Also consider that the OP will likely use this suit for at least 3, if not 10 interviews. I used my pricey interview suit for 20 separate hospitals, and that was not unsual for competitive residency applicants. Spending $500-$1000 for a top-end suit that will be used this many times is pretty reasonable - even for the highly cash-strapped resident.

I'm as cheap as the next BHer and it took my wife some serious arm twisting for me to spend the cash - I was going to use my 4 yr old med school suit which still fit perfectly. However in retrospect, after going through the interview gauntlet, and seeing the range of suits and the immediate impression it makes as someone with a ok but inferior suit is standing next to someone with an excellent suit, it was clear that the investment was clearly worth it.

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Re: Suit for residency interviews

Post by Nowizard » Wed Jun 07, 2017 12:34 pm

If you want the cachet of Nordstrom's, that is fine, of course, but you can often find brand name suits at T.J. Maxx, Marshall's or Burlington, not to mention Steinmart, that are the same quality and brand. If you are neatly dressed in a well-fitted, appropriately colored suit with a nice tie, any residency that would eliminate candidates based on a suit would be making a statement that would suggest not getting that residency was of benefit.

Tim

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Re: Suit for residency interviews

Post by lightheir » Wed Jun 07, 2017 12:59 pm

Nowizard wrote:If you want the cachet of Nordstrom's, that is fine, of course, but you can often find brand name suits at T.J. Maxx, Marshall's or Burlington, not to mention Steinmart, that are the same quality and brand. If you are neatly dressed in a well-fitted, appropriately colored suit with a nice tie, any residency that would eliminate candidates based on a suit would be making a statement that would suggest not getting that residency was of benefit.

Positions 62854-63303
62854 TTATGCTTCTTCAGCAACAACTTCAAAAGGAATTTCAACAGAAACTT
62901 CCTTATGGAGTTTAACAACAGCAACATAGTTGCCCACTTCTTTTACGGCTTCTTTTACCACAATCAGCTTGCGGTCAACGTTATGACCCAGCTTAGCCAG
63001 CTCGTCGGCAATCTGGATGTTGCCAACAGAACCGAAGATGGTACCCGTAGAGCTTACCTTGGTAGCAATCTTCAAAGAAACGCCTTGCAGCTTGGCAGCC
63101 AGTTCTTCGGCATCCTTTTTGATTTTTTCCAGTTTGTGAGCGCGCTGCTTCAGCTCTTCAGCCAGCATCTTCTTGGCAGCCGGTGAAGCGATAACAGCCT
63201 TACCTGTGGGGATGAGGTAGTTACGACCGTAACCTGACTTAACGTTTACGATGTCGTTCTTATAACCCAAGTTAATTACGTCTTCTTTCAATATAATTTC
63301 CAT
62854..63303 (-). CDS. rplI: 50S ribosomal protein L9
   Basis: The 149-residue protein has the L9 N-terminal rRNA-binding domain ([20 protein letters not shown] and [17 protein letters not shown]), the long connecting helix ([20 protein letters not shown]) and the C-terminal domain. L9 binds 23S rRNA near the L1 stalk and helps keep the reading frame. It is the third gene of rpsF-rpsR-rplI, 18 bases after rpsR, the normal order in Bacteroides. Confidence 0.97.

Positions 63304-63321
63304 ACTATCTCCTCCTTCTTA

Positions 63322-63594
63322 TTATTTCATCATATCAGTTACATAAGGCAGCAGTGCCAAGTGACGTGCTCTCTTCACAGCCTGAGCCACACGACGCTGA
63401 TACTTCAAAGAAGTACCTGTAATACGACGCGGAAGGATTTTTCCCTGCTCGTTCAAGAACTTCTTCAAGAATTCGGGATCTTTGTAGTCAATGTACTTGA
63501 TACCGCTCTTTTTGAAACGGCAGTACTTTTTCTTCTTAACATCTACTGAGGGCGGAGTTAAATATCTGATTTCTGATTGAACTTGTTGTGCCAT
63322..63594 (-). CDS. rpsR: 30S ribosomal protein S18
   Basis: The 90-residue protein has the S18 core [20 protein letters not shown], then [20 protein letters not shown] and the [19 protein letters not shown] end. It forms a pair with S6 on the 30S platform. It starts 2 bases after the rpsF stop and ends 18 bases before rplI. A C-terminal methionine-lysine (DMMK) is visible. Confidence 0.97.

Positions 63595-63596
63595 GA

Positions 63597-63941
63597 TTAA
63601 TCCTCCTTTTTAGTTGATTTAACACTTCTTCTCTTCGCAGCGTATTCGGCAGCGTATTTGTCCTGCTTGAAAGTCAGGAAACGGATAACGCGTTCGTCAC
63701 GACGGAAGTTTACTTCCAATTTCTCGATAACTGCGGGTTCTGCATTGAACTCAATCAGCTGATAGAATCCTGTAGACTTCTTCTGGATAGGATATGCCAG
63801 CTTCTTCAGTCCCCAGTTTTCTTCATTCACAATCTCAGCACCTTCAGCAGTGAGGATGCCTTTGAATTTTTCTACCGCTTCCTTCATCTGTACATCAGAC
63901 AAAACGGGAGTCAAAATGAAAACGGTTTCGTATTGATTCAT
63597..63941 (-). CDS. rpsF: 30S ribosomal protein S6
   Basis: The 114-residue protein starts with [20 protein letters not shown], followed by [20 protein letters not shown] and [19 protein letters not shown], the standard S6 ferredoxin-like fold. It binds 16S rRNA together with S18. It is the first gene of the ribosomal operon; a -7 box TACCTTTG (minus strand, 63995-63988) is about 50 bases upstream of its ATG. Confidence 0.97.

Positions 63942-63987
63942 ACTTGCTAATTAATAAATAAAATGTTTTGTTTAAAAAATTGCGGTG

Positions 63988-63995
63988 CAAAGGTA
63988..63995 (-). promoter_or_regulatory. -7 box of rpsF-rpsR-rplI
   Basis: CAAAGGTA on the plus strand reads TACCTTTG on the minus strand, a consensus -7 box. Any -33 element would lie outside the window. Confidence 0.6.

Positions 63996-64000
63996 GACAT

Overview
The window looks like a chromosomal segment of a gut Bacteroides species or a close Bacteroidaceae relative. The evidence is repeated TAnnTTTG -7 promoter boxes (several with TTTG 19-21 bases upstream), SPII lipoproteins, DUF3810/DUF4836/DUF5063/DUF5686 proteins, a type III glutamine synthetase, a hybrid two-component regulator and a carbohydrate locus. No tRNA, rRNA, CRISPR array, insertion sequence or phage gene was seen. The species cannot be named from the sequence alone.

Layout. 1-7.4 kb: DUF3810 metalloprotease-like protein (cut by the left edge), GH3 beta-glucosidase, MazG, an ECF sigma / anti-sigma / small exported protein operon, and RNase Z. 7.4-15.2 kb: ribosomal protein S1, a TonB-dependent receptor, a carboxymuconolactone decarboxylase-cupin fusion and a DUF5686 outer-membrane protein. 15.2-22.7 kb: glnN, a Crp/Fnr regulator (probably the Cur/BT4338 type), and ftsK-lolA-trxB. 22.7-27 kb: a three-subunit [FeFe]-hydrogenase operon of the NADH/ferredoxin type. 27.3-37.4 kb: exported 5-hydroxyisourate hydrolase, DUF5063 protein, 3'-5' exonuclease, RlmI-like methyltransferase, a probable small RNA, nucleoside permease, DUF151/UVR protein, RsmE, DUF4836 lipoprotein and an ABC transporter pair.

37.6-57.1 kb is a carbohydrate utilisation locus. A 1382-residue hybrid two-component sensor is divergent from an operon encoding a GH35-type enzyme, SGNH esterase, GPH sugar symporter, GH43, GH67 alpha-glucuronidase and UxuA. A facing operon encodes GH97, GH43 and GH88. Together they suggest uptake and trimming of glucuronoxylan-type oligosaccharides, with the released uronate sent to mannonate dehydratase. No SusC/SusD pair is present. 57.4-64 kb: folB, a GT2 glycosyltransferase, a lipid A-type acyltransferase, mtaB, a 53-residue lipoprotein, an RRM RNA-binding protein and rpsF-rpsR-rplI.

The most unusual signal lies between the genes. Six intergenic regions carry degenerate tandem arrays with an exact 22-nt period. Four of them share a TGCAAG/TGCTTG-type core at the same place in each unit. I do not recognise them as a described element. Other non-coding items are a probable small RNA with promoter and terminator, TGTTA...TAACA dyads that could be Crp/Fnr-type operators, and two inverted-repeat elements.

Tim
No residency would ever remotely claim or ever state they use looks or suit quality to judge candidates.

The unfortunate reality is that looks count a LOT for interviews, and not just for medical interviews, but for all interviews.

The only time I would say otherwise is if these were truly blind interviews (some orchestras do blind auditions for this exact reason where they judge solely on the music and remove the confounding appearance factor.)

Also keep in mind that the discounters are selling those brand-name suits for a reason - because the brand name store couldn't move them. You're not going to find something like a top-end simple navy suit in normal sizes sold in those places because of this reason. I checked a lot of discounters out before I shopped for my suit and almost bought several, but my wife stopped me as they weren't 'perfect' for me. She was definitely right in retrospect.

This is coming from someone who otherwise avoids brand-name and luxury items like the plague, has no other high end clothing to speak of (I usually wear polyester shirts), and thinks clothing expenditures are usually a huge waste of money. I'm as far from a luxury-type consumer as you can imagine. This is the rare exception I would make without hesitation to spend the money on.

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Re: Suit for residency interviews

Post by somekevinguy » Wed Jun 07, 2017 1:53 pm

associate program director and 2 physician household

Echo much of what has been said above. Basically, the goal is to NOT stand out. If it fits reasonably well, no one cares if your suit or tie cost you an arm and a leg. I've worn $150-200 suits and $15 ties from TJ Maxx and made it to some of the more competitive medical school/residency/fellowships. From a BH standpoint, no need to spend a ton for a suit that will work (charcoal/navy, classic fit, 2 button).

Your focus and energy is definitely better spent on being prepared to answer questions, and perhaps more importantly, ask insightful questions.

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avenger